Identifying every involved employee and vendor will be essential to a successful outcome and ensuring that such a thing never happens again. What you do in the first hours, days and weeks after you receive the tip may well determine whether you get your money back or you sustain an enormous loss that you did not even see coming.

Who is the employee?

In evaluating a person who might have committed fraud, lawyers and auditors who specialize in fraud talk about the “fraud triangle” consisting of opportunity, pressure and rationalization.

In our hypothetical, the individual who continued paying for unneeded software had two important sources of opportunity: insider status and technical knowledge. You trusted that person. Odds are that you were not looking over his shoulder because you knew him well. You believed that whatever else might be going on in his life, he would never steal from you.

Second, he had specialized knowledge that you did not have. He is an information technology executive. When he told you that you needed some new software or equipment, you believed him, because you trust him and also because you do not know enough about computer technology to question his judgment. For this reason, IT-related procurement fraud is particularly common and often arises in small to medium sized companies where a single person is responsible for important technology acquisitions and the technology budget.

Pressure can come from many sources. In our hypothetical, the employee went through a bitter divorce and has a drinking problem. The employee’s divorce may have put a significant strain on his financial resources and his drinking may have begun to affect his judgment. Experience teaches that employees who experience significant personal hardships, particularly when coupled with financial stress and substance abuse problems, are much more likely to engage in fraud and other forms of work-related dishonesty.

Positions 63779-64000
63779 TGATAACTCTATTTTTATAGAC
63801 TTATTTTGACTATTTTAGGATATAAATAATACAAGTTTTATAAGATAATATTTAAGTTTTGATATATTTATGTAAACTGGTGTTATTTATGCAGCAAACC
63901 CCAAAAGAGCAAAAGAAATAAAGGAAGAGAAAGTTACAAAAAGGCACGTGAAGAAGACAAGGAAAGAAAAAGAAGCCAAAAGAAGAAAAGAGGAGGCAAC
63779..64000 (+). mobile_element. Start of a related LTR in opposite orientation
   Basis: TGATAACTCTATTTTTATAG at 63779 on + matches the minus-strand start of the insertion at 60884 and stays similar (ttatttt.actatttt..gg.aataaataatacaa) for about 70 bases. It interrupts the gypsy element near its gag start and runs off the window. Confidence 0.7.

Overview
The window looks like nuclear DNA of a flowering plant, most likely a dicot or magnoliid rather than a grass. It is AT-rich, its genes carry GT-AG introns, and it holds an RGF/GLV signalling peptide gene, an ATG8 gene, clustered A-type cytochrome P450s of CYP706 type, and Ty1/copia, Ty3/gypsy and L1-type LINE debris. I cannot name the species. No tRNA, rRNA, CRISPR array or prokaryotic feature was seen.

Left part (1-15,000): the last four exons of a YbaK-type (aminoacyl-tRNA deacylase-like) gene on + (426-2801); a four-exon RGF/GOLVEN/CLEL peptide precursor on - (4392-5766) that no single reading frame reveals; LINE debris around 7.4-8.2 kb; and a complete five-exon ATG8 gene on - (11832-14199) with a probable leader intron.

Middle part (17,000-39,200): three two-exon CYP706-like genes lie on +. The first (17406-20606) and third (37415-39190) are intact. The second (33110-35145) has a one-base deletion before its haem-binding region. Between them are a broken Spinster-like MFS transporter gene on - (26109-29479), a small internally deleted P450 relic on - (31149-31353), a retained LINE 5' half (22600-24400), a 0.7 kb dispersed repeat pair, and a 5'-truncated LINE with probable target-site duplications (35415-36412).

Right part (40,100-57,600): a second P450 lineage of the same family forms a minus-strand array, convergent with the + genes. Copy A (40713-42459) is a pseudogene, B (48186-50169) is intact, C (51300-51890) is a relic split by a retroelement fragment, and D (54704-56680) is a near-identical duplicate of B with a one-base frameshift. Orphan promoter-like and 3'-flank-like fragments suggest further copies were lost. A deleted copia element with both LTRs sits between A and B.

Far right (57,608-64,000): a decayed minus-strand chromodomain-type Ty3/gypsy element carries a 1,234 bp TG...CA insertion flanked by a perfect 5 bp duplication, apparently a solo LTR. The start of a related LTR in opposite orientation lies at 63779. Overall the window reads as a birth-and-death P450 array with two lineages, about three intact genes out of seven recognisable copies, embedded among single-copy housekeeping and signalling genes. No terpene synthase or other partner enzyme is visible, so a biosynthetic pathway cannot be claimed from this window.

Lastly, rationalization is a process by which a formerly loyal employee allows himself to succumb to temptation—or at least justify it to himself. Sometimes it is no more complicated than the need for money. More often, the employee grows to feel resentful over some perceived slight, such as a bad performance review or a sense that he is underpaid and not sharing adequately in the fruits of his labor.

It is very important that no one be accused of wrongdoing without sufficient evidence. Otherwise, it is possible to be sued by an individual wrongly accused. But when simmering resentment is joined with the other two elements of the fraud triangle, the stage is set for procurement fraud.

Exactly how big is it?

The discovery of a discrepancy such as the one in our hypothetical requires, above all, a targeted audit of employee’s activities. It is best that this be conducted by a forensic accountant with the close involvement of legal counsel experienced in such investigations. This is because the extent of the problem and hence the involvement of other insiders will be unknown. It is also best that as few other employees as possible be involved in the process. The professionals used to conduct the audit should come from outside the company’s legal and accounting departments.